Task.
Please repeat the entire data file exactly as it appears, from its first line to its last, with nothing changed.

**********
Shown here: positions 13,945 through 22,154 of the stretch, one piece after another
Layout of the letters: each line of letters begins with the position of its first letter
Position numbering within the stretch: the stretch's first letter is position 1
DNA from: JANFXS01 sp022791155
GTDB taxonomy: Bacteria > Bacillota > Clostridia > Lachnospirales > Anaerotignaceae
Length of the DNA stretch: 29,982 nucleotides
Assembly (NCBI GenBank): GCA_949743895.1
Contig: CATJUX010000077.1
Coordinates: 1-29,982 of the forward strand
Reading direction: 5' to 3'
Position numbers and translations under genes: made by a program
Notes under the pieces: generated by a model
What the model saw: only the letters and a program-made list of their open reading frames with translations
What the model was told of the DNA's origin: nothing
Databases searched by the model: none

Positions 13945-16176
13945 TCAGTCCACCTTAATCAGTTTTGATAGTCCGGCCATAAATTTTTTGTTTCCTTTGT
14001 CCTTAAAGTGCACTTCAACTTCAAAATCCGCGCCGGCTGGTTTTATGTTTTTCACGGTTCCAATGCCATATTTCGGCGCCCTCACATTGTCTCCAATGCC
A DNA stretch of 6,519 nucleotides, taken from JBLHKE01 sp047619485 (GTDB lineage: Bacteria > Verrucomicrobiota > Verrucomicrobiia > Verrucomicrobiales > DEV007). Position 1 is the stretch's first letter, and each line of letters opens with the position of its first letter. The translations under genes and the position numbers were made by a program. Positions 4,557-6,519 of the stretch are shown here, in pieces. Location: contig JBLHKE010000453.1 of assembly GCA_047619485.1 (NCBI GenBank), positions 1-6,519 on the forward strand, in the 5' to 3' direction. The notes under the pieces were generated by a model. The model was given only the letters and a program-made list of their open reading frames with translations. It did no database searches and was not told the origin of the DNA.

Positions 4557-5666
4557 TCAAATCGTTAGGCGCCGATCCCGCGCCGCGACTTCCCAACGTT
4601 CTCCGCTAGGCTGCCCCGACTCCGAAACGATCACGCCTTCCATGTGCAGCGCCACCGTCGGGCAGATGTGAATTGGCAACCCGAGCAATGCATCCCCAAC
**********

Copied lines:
Shown here: positions 13,945 through 22,154 of the stretch, one piece after another
Layout of the letters: each line of letters begins with the position of its first letter
Position numbering within the stretch: the stretch's first letter is position 1
DNA from: JANFXS01 sp022791155
GTDB taxonomy: Bacteria > Bacillota > Clostridia > Lachnospirales > Anaerotignaceae
Length of the DNA stretch: 29,982 nucleotides
Assembly (NCBI GenBank): GCA_949743895.1
Contig: CATJUX010000077.1
Coordinates: 1-29,982 of the forward strand
Reading direction: 5' to 3'
Position numbers and translations under genes: made by a program
Notes under the pieces: generated by a model
What the model saw: only the letters and a program-made list of their open reading frames with translations
What the model was told of the DNA's origin: nothing
Databases searched by the model: none

Positions 13945-16176
13945 TCAGTCCACCTTAATCAGTTTTGATAGTCCGGCCATAAATTTTTTGTTTCCTTTGT
14001 CCTTAAAGTGCACTTCAACTTCAAAATCCGCGCCGGCTGGTTTTATGTTTTTCACGGTTCCAATGCCATATTTCGGCGCCCTCACATTGTCTCCAATGCC
A DNA stretch of 6,519 nucleotides, taken from JBLHKE01 sp047619485 (GTDB lineage: Bacteria > Verrucomicrobiota > Verrucomicrobiia > Verrucomicrobiales > DEV007). Position 1 is the stretch's first letter, and each line of letters opens with the position of its first letter. The translations under genes and the position numbers were made by a program. Positions 4,557-6,519 of the stretch are shown here, in pieces. Location: contig JBLHKE010000453.1 of assembly GCA_047619485.1 (NCBI GenBank), positions 1-6,519 on the forward strand, in the 5' to 3' direction. The notes under the pieces were generated by a model. The model was given only the letters and a program-made list of their open reading frames with translations. It did no database searches and was not told the origin of the DNA.

Positions 4557-5666
4557 TCAAATCGTTAGGCGCCGATCCCGCGCCGCGACTTCCCAACGTT
4601 CTCCGCTAGGCTGCCCCGACTCCGAAACGATCACGCCTTCCATGTGCAGCGCCACCGTCGGGCAGATGTGAATTGGCAACCCGAGCAATGCATCCCCAAC